News | Road trippin’: SFU privatizes residences; students find dinosaur, $10,000

North America’s smallest dinosaur uncovered

EDMONTON – It was an adventure that began back in 1982, but 27 years later, Philip Currie, a paleontologist and biological sciences professor at the University of Alberta (UofA), is able to confirm that he and his colleague have identified the smallest dinosaur known to have roamed North America.

The discovery and identification of the carnivorous Hesperonychus elizabethae – a species so small it would fit in the palm of one’s hand – will be published in Proceedings of the National Academy of Sciences this month.

Originally thought to be a bone fragment from a lizard, the piece was found by a University of Calgary student hired by the UofA to work in Alberta’s Dinosaur Provincial Park.

“She was looking mostly for smaller animals, and the small fossils she found, she thought probably belonged to a lizard,” said Currie, explaining that it wasn’t until the late nineties, when a feathered skeleton named Microraptor was uncovered in China, that a connection was made.

“He realized that [the bone] is almost identical to the one in China in terms of hip structure,” Currie said.

Despite missing a complete skeleton, the ability to compare their fragment to the specimen in China allowed for a concise comparison of each structure.

While paleontologists have discovered many skeletons in Alberta over the years, Currie explained that many of the smaller specimens remain incomplete, which limited the field of study.

“[Big skeletons] only give you one side of the story. [They] preserve a lot more easily than small things because you don’t have things eating them, you don’t have slivers that are ripping the pieces apart.”

Currie’s discovery proves that there is still a lot to be learned.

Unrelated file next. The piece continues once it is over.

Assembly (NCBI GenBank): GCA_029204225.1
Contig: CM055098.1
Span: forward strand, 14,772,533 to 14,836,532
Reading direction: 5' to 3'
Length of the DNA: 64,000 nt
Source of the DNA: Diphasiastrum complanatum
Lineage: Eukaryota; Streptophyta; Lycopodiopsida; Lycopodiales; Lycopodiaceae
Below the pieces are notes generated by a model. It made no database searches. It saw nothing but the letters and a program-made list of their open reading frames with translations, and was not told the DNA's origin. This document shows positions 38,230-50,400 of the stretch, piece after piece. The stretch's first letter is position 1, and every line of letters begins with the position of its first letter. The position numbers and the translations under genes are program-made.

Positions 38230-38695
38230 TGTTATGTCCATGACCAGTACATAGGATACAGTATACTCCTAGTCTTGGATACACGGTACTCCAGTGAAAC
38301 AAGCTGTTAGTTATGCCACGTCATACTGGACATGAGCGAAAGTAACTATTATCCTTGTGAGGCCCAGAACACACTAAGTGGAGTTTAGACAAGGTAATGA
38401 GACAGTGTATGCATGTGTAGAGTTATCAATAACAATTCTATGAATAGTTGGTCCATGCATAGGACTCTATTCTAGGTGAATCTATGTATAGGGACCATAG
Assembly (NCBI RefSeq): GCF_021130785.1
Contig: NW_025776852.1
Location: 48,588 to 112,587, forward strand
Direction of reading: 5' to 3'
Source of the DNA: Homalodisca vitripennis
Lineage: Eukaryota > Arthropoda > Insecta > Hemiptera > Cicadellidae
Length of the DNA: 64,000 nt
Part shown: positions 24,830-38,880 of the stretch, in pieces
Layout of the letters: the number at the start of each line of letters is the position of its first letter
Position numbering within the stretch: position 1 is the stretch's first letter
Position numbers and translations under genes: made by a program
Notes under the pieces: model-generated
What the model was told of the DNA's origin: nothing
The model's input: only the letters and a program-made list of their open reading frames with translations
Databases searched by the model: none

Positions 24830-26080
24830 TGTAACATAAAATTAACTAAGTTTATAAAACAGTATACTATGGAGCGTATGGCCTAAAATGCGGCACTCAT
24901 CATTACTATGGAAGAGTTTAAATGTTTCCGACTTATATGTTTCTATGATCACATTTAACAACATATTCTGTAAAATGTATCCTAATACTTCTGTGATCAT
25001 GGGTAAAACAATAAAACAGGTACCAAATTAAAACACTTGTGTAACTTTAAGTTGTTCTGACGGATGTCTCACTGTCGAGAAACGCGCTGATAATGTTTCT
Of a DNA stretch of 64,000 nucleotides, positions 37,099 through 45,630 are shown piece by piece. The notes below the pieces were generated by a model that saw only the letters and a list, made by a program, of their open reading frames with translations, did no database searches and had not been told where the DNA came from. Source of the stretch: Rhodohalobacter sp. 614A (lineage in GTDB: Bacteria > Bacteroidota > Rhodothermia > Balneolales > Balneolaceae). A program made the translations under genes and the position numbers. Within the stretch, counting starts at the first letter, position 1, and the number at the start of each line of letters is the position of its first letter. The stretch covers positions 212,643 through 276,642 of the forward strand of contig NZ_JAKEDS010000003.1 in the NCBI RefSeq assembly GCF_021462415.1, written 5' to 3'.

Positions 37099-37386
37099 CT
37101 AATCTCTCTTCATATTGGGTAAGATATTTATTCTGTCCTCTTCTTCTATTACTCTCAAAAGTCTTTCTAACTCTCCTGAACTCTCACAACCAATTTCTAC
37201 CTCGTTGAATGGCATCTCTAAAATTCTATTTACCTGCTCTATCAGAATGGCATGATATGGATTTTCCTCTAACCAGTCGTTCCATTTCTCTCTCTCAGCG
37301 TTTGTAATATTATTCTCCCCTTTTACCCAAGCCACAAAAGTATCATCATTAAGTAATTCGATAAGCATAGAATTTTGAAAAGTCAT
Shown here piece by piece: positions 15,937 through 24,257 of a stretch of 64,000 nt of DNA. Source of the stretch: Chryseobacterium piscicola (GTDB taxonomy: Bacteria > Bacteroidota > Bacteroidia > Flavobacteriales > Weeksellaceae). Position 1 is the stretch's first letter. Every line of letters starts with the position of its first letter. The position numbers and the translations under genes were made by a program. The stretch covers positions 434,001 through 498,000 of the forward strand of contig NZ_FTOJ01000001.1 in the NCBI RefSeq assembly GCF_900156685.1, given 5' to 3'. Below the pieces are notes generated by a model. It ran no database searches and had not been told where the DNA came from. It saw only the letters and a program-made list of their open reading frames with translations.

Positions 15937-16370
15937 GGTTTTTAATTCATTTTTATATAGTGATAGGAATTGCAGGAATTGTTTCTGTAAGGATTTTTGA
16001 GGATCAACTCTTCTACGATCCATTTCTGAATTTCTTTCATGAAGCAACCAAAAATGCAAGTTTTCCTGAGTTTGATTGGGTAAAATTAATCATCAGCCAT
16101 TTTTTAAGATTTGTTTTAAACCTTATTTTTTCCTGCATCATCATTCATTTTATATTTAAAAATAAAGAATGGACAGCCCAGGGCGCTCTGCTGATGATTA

“We want to know what’s going on with the other side of the ecosystem; all the small animals and that includes not just dinosaurs, but all the things living with the dinosaurs.” he said.

For Currie, Hesperonychus elizabethae is the first of many skeletons that will eventually reach the surface.

“I’m willing to bet that in a couple years, we’re going to have more small dinosaur species than big dinosaurs species.”

– Kirsten Goruk, (CUP Alberta and Northern Bureau Chief)

SFU to privatize residences

BURNABY – B.C.’s Simon Fraser University (SFU) is looking to contract a private company to fund, manage, and maintain on-campus student residences.

Citing a lack of capital available for major repairs to residence buildings and a desire to increase capacity, the university wants to avoid taking a loan out to complete these projects.

“We’re just looking for creative ways to try and deal with residences, “said Pat Hibbits, SFU’s VP Finance.

Currently, SFU on-campus residences house about nine per cent of students, a figure SFU hopes to see hit 15 per cent while doubling on-campus housing space over the next five years.

Thompson Rivers University (TRU) in Kamloops, B.C., and the University of Ottawa already have privatized residences.

“Universities are turning the housing around to the private sector due to the fact that the price to operate is definitely high,” said Mark Woloski, TRU’s residence manager.

“We can control the prices we offer the students because we’re not paying a hefty wage to all our staff, so that’s probably why a lot of universities are changing to private sectors – because the cost of operations are skyrocketing, being a union-run facility.”

In terms of cost to students, Woloski claimed it is “virtually the same” as off-campus housing.

“We follow everyone else’s lead. We keep in regular communication with all the other on-campus housing units throughout B.C., and we don’t like pricing ourselves out of the market or wanting to gouge,” he said.

Nichole DeMichelis, a second-year political science student living in the McTaggart-Cowan residence, was optimistic about what privatization could bring to the residences.

“SFU is lacking a lot of funding, and one of the big priorities is to build more residences to secure that sense of community,” DeMichelis said. “I would be all for having new buildings with proper kitchens. I think it sounds like a great idea.”

– David Dyck, The Peak (CUP)

Student finds tuition in her Tim’s cup

TORONTO – At best, Khalin Elliott was hoping for a free snack when she checked under the rim of her Tim Horton’s coffee cup last Wednesday. But instead of a free pastry, the first-year media student found a tiny dollar sign followed by a big number under the rim of her medium hot chocolate – $10,000, courtesy of the Tim Hortons Roll Up The Rim contest.

The oldest of four girls, Elliot has relied on government funding and a competitive entrance scholarship to cover her tuition and residence fees this year.